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of that convention is under question because theresa may did not win the majority that she so wished for. now, we have this thrown into the mix. i suppose if you are a member of the public reading this you will be holding your head in your hands, exciting for journalists to be holding your head in your hands, exciting forjournalists to write about, gives us so much to speculate on, everybody else wants to know what it really means, we do not really have a lot of answers for people. that is a very good point, what does it mean? i tell you what, this cartoon seems to have an idea! that is not the queen, that is how the dup travel these days... (i) the golden carriage that the queen were supposed to be in, but the haste with which this election was called, there was not enough time to organise all the pomp and ceremony. the dup negotiations, don't seem to be going as well as everyone thought
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they were, would be, that is at least on the conservative side, but likely to come to some kind of agreement eventually. that is a story we picked up tomorrow, largely overshadowed by the pomp and circumstance today and brexit but, again, very good line from the telegraph, citing stories that there may be £2 billion of investment in northern ireland as the price for joining... nota northern ireland as the price for joining... not a coalition but supporting the government on the budget and other major issues. what we are seeing here is an agreement that were supposed to happen last week and before the queen's speech, the dup is good at not many things but one thing they are good at is negotiating, they are going to wait until the last possible moment and get their pound of flesh out the government on this one. again, on top of the lords, the scottish parliament, so many hurdles thrown in front of this government right now, and i think tomorrow, we will have picking up the story much closer, at some point, somebody has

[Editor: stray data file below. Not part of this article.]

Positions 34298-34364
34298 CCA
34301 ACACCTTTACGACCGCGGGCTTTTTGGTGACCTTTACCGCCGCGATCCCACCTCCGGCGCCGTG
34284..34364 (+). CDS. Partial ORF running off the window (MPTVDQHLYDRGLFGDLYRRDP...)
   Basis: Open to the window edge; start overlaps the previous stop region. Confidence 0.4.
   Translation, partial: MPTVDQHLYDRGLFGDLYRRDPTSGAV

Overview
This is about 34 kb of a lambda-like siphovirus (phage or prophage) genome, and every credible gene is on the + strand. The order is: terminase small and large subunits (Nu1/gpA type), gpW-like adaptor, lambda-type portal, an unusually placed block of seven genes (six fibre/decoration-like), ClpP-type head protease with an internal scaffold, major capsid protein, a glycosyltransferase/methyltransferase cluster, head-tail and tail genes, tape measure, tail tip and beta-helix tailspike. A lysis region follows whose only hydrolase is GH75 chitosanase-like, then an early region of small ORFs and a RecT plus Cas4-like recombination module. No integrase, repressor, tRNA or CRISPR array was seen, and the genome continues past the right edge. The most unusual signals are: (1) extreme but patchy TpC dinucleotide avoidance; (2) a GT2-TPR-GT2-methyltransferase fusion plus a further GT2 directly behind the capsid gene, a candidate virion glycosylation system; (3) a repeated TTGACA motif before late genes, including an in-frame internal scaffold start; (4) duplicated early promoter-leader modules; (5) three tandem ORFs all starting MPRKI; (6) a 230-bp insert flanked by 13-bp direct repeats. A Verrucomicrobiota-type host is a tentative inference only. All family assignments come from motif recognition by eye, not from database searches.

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to call an end to this. we thought the queen's speech was the end point, the deadline, that has passed! there is a vote on thursday when they have devoted for the queen's speech. in theory they will have that in place, this agreement, by then, frankly, we may not even haveit by then, frankly, we may not even have it then, because there is an agreement which is separate from the budget. it has gotten slightly ridiculous. bottom line, as far as the dup is concerned, they want as much money as they can for their pa rt much money as they can for their part of the united kingdom. i interviewed the head of a think tank for the north of england today. he said, i'm seeing nicola sturgeon have discussions over money for scotland. sadiq khan... the dup... northern power house, where has it gone? where is the possible dividend out of all this england? i wonder
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whether that further down the road will be a bone of contention that could jump will be a bone of contention that couldjump up to will be a bone of contention that could jump up to bite theresa may. the northern powerhouse minister stepped down, recently, it is a valid question, any money that goes, if they decide, and indeed they may decide to call the bluff of the dup. the dup are not going to vote against us, they are wondering, and other people are thinking, we need some kind of agreement to have the security. what the dup said, a strong northern ireland, they said, the whole time, looking forward to the whole time, looking forward to the new olympic sized pool, motorways and all this money. —— the whole town. laughter gotland and wales will benefit if cash goes to northern ireland but what about england ? cash goes to northern ireland but what about england? very quickly, front page of the telegraph, the queen's hat, looking like an eu flag, is she a remainder? according
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to the sun she is not, as an avid twitter user, this was great fun. head liberal in the european parliament, he tweeted this out, glad to see at least one brit still loves the eu. look at it, you have got to imagine she was doing this consciously, looks like an eu flag, cannot imagine she put that on and did not think that... cannot imagine she put that on and did not think that. .. there is only six, it should be 12. back to the guardian, one towel, 16 failed inspections by the council, 79 died... the very latest on what happened at grenfell tower in north london, dreadful tragedy. west london. i was in the area yesterday, does not really quite... i don't live far from it, does not really quite... i don't live farfrom it, and it... does not really sink in until you walk up the street and you see missing posters plastered everywhere. this is the latest. the guardian are saying they we re latest. the guardian are saying they were told by the council, that the